10. Introducing the Electronic Preventive Services Selector Widget
Access recommendations of the U.S. Preventive Services Task Force (USPSTF) at the click of a button - introducing the Electronic Preventive Services Selector Widget. The Electronic Preventive Services Selector (ePSS) is an application designed to help primary care clinicians identify the screening, counseling, and preventive medication services that are appropriate for their patients. The ePSS widget provides easy and free access to these clinical preventive service recommendations from the USPSTF. A widget is an online tool that can be easily added to any website or blog. Embedding a short amount of web-based code will add the widget to your site and content will be automatically updated. Select to access the Electronic Preventive Services Selector Widget.
11. AHRQ in the Professional Literature
We are providing the following hyperlinks to journal abstracts through PubMed® for your convenience. Unfortunately, some of you may not be able to access the abstracts because of firewalls or specific settings on your individual computer systems. If you are having problems, you should ask your technical support staff for possible remedies.
Bhargava A, Du XL. Racial and socioeconomic disparities in adjuvant chemotherapy for older women with lymph node-positive, operable breast cancer. Cancer 2009 Jul 1; 115(13):2999-3008. Select to access the abstract on PubMed. ®
Harris LT, Haneuse SJ, Martin DP, et al. Diabetes quality of care and outpatient utilization associated with electronic patient-provider messaging: a cross-sectional analysis. Diabetes Care 2009 Jul; 32(7):1182-7. Select to access the abstract on PubMed. ®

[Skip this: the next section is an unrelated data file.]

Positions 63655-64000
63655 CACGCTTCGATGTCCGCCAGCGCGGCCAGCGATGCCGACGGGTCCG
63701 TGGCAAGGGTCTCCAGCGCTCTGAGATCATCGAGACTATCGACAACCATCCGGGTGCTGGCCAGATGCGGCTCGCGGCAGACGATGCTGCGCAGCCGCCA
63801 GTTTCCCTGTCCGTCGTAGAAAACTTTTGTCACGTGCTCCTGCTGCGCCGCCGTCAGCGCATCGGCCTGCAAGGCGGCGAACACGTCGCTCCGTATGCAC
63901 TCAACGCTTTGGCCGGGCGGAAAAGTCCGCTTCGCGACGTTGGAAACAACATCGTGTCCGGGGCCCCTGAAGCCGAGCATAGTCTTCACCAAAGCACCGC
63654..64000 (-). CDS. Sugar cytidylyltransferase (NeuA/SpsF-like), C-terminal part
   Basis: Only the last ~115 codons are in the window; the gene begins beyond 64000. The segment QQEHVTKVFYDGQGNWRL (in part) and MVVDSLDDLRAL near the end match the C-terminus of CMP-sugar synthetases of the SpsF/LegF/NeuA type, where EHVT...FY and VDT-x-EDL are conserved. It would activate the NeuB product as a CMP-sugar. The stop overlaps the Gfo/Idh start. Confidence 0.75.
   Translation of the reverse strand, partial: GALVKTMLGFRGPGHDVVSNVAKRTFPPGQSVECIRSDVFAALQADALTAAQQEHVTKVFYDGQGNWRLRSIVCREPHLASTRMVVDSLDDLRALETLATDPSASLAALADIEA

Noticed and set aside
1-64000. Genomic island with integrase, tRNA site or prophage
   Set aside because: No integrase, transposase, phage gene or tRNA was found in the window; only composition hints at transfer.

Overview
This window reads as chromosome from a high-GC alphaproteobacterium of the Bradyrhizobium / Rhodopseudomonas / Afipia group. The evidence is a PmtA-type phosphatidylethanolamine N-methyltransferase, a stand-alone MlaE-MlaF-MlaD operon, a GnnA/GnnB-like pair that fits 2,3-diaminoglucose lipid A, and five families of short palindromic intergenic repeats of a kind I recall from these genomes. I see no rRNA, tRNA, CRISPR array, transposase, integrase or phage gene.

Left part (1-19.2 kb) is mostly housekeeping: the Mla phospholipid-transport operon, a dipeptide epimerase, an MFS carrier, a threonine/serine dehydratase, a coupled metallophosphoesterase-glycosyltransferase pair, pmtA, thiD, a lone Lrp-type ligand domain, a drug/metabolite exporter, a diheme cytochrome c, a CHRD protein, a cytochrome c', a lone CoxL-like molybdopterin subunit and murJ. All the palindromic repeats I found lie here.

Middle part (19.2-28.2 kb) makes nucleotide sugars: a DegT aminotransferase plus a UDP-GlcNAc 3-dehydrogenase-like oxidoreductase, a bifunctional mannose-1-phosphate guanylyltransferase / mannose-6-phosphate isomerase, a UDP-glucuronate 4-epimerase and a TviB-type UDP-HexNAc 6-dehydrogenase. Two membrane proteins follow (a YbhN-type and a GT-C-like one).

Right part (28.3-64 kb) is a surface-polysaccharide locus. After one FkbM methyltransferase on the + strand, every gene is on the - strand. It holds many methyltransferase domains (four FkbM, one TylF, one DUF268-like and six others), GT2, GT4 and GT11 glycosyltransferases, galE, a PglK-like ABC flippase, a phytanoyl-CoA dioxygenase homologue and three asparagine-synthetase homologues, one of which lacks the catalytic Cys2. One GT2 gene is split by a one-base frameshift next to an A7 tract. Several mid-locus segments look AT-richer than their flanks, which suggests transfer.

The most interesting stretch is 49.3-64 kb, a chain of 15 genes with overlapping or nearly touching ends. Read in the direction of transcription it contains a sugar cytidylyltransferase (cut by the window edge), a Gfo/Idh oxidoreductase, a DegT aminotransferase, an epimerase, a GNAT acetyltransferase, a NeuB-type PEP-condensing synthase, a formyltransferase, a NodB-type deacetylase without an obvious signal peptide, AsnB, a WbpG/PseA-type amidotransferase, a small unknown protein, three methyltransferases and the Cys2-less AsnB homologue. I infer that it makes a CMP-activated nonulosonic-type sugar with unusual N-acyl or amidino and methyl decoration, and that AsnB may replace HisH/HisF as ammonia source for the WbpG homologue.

Resnick B, Gruber-Baldini AL, Zimmerman S, et al. Nursing home resident outcomes from the Res-Care intervention. J Am Geriatr Soc 2009 Jul; 57(7):1156-5. Select to access the abstract on PubMed. ®
Jerant A, Moore-Hill M, Franks P. Home-based, peer-led chronic illness self-management training: findings from a 1-year randomized controlled trial. Ann Fam Med 2009 Jul-Aug; 7(4):319-27. Select to access the abstract on PubMed. ®
Vasilevskis EE, Kazniewicz MW, Cason BA, et al. Mortality probability model III and simplified acute physiology score II: assessing their value in predicting length of stay and comparison to APACHE IV. Chest 2009 Jul; 136(1):89-101. Select to access the abstract on PubMed. ®
Escarce JJ, Kapur K. Do patients bypass rural hospitals? Determinants of inpatient hospital choice in rural California. J Health Care Poor Underserved 2009 Aug; 20(3):625-44. Select to access the abstract on PubMed. ®
Gipson DS, Massengill SF, Yao L, et al. Management of childhood onset nephrotic syndrome. Pediatrics 2009 Aug; 124(2):747-57. Select to access the abstract on PubMed. ®